Healthy Sleep Habits For New Babies And Their Parents (The Three Cs)
Sleep is such a popular topic amongst new and experienced parents alike, along with all of their friends, family members, and the random strangers they pass in the grocery store who feel compelled to stop and ask, “So, do you have a good baby? Are they sleeping through the night?”
It should be noted that sleeping through the night is not indicative of a baby’s “goodness,” and yet this and similar conversations persist. Why?
Because parents are tired! So, so tired. While some of this exhaustion is certainly due to adjusting to life with a new baby at home, it’s also likely a sign of poor sleep habits in general. Add a new, frequent-waking (and eating, and pooping, and eating) infant into the mix, and parents are bound to really feel the lack of quality sleep they’ve been experiencing.
While sleep solutions are often not “one-size-fits-all,” there are three key components you can implement today to start creating healthy sleep habits in your home—for both you and baby!
Here are our Three Cs for Healthy Sleep:
As with any habit-sculpting, when it comes to good sleep, consistency is key. Create a routine that is easy for you to remember and follow! Sticking to it is what is going to train your brain and your body to do the thing(s) you want them to do (in this case, sleep!). For baby, maybe that routine includes bath, bottle, and swaddling; for you, bath, brushing (teeth, hair), and pajamas.
Whatever you choose, you want it to be relaxing—because the second most important component of healthy sleep habits is…
When people talk about setting babies up for successful sleep, almost any sleep consultant will tell you that creating a dark, quiet space is important. Lights, music, changing scenery (even from cellphone screens and television) all serve as stimuli, exciting and engaging our brains.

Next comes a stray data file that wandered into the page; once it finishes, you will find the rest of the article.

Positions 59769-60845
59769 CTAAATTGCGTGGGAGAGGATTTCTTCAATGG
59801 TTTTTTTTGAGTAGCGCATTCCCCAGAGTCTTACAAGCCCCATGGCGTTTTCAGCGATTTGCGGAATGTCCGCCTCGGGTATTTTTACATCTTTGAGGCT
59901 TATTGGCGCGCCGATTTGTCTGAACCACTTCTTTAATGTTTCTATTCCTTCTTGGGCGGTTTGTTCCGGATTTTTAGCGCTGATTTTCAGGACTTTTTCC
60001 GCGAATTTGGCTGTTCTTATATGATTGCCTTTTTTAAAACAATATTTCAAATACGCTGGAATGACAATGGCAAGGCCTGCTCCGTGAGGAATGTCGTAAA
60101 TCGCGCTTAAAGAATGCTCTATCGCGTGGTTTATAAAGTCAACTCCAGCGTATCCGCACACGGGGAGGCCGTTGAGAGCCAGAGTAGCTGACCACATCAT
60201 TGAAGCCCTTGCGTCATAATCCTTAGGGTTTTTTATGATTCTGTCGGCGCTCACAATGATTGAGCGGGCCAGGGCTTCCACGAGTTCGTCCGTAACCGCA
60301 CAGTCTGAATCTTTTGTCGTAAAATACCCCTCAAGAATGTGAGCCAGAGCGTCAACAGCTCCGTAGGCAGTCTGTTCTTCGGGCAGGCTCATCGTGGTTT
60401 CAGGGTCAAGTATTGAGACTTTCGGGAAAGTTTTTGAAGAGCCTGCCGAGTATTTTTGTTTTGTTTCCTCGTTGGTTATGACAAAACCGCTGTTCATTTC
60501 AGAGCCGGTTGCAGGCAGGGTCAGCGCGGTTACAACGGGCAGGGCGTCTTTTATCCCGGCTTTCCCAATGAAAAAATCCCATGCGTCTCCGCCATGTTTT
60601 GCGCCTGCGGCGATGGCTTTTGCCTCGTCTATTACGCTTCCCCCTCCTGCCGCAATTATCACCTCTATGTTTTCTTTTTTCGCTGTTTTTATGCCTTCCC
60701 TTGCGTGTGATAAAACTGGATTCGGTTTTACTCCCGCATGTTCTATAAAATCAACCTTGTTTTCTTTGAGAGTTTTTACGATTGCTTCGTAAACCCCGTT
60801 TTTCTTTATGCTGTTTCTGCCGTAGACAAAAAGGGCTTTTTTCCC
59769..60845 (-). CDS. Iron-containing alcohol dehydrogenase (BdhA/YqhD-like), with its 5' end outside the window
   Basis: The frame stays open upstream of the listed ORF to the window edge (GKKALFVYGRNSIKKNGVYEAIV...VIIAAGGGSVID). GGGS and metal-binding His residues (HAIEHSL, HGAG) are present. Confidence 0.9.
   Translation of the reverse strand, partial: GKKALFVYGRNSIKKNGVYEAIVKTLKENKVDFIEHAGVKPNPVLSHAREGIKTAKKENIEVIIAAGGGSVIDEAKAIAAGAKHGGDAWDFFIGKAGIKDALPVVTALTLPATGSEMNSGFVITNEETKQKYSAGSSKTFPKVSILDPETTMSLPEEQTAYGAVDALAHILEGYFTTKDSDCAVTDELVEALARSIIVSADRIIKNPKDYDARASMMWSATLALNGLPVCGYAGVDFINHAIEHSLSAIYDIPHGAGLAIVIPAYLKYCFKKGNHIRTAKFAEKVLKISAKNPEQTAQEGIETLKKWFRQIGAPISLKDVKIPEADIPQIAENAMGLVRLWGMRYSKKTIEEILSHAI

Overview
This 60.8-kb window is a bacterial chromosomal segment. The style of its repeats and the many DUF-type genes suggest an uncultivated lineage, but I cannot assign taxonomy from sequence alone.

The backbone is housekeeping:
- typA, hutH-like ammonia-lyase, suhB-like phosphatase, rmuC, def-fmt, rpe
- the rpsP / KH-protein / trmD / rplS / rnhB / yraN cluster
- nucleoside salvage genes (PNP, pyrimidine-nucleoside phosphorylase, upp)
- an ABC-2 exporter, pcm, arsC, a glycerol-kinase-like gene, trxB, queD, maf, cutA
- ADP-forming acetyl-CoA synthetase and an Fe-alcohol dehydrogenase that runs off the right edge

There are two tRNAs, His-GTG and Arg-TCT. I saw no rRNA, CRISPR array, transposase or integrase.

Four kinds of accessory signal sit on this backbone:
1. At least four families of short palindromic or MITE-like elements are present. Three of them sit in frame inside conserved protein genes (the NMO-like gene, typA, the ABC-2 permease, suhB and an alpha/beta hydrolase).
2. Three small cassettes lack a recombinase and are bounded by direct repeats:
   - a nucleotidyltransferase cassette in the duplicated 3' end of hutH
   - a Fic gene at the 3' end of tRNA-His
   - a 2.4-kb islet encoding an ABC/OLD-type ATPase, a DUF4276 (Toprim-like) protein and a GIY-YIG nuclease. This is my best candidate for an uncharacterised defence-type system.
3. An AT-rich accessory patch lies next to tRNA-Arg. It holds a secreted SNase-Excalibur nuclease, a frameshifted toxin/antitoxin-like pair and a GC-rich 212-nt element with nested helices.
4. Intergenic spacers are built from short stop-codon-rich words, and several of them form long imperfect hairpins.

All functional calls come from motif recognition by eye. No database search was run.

When you’re trying to get a baby to sleep, excitement is the last thing you want! And this is also true for you.
Set yourself up for successful sleep by limiting screen time before bed and making sure you have a quiet and dark space to sleep, too. If some noise is preferred, try white noise or a fan—something that doesn’t really require or request feedback from your brain.
The final—and likely most difficult—“C for Healthy Sleep” you’ll want to follow is coordination. You’ve heard the saying, “Sleep when baby sleeps,” right? Although it may be unrealistic to do so all of the time, coordinating your schedule with baby’s typical sleep routines can do a lot to remove stress from your life and allow you more restful sleep.
Sometimes this means avoiding appointments during nap time so that you can catch a nap, too, but more often this looks like finding ways to implement an earlier bedtime for yourself so that you are maximizing the amount of sleep you get at night based on baby’s normal bedtime pattern.